St Laurence gives investors ultimatum

St Laurence says its running out of money and investors have the stark choice of receivership or to do a debt for equity swap like Hanover debenture holders.

Wednesday, April 28th 2010, 5:59PM

by Paul McBeth

St Laurence managing director Kevin Podmore says receivers will not get the best outcome for investors and that they would be better off accepting a debt-for-equity swap that would give them control of the company's assets than sending it into receivership.

The finance company, which is one of the last to try to trade its way out of trouble through a moratorium, will miss its next repayment to investors in July and will try to woo them into a debt-for-equity swap in a bid to avoid receivership.

Based on advice from McGrath Nicol, St Laurence's directors expect class A and B debenture holders would receive a further 26 to 38 cents in the dollar on top of the 10 cents they have already received over the next two to three years. Capital note holders would receive nothing on top of the 5 cents in the dollar they've already recovered.

"We would be, at the very minimum, looking to get what the receivers would return as a maximum," Podmore told depositrates.co.nz.

The finance company announced it is "unlikely" the next payment to debenture holders on July 1 will be met. The company wants investors to decide on whether or not to accept a debt-for-equity swap that will give them control of the finance company's assets by exchanging their debentures for shares in a St Laurence Holdings, a shell company set up last week. If investors don't accept the proposal, the company will be sent to the receivers.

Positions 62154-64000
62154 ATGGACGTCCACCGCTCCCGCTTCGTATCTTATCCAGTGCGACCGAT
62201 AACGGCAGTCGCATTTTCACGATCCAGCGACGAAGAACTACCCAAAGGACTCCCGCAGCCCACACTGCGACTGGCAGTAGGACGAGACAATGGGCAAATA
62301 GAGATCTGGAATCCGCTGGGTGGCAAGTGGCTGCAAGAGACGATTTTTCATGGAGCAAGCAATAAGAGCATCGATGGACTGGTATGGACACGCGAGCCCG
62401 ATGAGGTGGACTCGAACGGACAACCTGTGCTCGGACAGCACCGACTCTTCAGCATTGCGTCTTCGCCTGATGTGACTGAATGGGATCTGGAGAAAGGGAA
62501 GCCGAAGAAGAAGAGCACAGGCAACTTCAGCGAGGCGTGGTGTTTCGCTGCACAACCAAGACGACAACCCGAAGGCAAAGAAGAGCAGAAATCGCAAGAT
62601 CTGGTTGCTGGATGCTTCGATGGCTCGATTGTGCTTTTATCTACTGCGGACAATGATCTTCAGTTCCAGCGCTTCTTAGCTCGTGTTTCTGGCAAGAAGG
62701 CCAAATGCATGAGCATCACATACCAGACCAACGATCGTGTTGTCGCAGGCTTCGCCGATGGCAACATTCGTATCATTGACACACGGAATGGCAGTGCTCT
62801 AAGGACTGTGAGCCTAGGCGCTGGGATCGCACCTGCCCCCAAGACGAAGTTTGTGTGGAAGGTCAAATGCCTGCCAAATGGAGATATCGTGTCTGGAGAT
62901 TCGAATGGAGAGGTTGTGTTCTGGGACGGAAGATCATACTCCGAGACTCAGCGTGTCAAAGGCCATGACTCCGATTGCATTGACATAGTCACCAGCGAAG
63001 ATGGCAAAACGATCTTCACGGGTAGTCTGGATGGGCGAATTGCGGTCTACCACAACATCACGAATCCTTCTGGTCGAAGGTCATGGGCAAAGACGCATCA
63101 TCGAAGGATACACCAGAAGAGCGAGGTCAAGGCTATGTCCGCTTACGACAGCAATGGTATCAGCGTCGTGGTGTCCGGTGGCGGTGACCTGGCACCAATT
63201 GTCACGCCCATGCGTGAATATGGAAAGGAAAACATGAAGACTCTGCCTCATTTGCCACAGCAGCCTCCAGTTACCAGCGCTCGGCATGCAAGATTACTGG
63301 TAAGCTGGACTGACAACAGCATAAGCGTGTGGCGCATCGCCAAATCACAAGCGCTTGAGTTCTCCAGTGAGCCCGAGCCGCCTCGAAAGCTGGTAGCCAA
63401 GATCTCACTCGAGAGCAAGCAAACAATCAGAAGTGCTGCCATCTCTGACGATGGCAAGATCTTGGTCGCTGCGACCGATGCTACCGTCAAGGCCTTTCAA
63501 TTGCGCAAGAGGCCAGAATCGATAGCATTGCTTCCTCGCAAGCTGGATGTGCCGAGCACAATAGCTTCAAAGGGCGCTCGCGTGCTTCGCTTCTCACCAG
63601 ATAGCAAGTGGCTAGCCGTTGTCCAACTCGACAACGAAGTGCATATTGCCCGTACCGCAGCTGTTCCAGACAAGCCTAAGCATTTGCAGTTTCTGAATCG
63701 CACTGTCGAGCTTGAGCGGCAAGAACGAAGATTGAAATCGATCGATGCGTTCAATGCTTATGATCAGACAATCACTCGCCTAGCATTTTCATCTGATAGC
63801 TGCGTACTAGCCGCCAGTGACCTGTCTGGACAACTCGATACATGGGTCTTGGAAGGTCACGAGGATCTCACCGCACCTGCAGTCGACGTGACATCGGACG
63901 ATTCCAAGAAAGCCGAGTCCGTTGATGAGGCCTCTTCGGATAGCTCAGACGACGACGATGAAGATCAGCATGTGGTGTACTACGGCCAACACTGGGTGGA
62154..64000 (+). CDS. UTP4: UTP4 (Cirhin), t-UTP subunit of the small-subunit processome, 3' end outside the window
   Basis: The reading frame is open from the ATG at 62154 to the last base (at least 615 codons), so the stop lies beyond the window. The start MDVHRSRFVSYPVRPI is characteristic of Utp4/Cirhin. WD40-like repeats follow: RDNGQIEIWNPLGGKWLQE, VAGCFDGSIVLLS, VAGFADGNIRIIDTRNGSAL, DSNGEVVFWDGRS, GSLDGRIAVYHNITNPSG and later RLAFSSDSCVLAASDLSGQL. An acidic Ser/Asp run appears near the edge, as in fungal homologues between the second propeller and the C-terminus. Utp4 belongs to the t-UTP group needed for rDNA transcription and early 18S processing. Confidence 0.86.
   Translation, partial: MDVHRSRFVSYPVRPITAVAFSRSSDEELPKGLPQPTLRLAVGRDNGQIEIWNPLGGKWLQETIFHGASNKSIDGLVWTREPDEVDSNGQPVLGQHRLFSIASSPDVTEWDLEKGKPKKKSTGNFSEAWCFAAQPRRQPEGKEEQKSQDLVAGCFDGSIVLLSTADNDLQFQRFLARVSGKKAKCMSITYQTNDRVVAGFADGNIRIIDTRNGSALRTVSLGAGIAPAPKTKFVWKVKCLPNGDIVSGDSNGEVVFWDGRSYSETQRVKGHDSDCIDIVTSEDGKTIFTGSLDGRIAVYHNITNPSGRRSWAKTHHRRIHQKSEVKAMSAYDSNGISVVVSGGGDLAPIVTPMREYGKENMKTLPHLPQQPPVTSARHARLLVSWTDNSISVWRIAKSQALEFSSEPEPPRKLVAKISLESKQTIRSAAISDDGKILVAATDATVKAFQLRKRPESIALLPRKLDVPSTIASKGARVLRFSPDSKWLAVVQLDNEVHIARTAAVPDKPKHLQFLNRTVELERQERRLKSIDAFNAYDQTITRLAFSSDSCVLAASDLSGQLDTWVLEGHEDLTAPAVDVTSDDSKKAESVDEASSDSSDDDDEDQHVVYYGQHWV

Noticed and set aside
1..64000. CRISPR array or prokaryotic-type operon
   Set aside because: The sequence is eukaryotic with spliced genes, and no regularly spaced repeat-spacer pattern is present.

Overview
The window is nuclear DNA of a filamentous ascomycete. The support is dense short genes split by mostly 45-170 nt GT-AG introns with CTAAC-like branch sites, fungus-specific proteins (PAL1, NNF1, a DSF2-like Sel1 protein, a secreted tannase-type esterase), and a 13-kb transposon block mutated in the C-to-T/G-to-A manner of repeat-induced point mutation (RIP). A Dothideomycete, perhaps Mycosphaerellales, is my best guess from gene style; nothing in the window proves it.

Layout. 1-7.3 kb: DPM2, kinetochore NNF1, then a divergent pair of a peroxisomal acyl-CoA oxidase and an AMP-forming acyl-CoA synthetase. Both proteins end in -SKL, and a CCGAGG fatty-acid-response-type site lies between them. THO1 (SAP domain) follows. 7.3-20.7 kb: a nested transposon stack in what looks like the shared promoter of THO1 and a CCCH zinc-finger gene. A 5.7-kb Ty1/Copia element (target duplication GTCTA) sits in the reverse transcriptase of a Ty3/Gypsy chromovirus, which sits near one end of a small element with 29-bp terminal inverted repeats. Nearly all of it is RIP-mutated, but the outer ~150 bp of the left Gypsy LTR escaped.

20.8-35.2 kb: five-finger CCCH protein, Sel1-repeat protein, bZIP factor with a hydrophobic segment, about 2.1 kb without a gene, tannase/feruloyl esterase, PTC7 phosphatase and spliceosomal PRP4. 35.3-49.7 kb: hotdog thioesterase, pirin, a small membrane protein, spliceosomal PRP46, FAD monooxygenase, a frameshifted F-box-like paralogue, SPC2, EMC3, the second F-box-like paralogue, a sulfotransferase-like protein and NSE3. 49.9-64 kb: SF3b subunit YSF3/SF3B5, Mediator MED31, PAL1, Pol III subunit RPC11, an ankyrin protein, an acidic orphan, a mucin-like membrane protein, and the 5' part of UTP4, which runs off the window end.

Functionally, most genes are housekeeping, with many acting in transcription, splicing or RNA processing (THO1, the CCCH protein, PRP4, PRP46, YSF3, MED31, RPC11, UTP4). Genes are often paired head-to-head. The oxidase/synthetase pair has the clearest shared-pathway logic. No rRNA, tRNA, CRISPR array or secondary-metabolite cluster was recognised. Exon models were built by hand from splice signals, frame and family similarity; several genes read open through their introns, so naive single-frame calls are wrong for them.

Podmore said the company would probably report negative equity in its March accounts, and that "no-one was putting in new equity" though he had not that discussion with shareholder Dorchester Pacific.

Debenture holders already own the business in practice, and that the deal would give them 100% ownership of St Laurence's assets, Podmore said.

"Loans only make up about 25% of the company's assets, that's only about $40 million," he said. "Basically, the funds management and management contract are the main assets."

Investors will get a chance to vote on the deal in June, and Podmore expects an independent report by Grant Samuels on the offer will be prepared in the next couple of week.

St Laurence staved off the receivers last year after it agreed to a set of key performance indicators with trustee Perpetual Trust after additional loan provisioning sparked a review. Podmore was adamant that although the targets were challenging, they were achievable at an 11% return on assets needed for the company to meet its obligations in full.

In 2008, some 9,000 investors in St Laurence owed $250 million in frozen funds agreed to give the company until 2013 to repay 70% of its debentures. The other 30% of debenture holders are due to be repaid by 2021 and capital note holders by 2034.

 

Paul is a staff writer for Good Returns based in Wellington.

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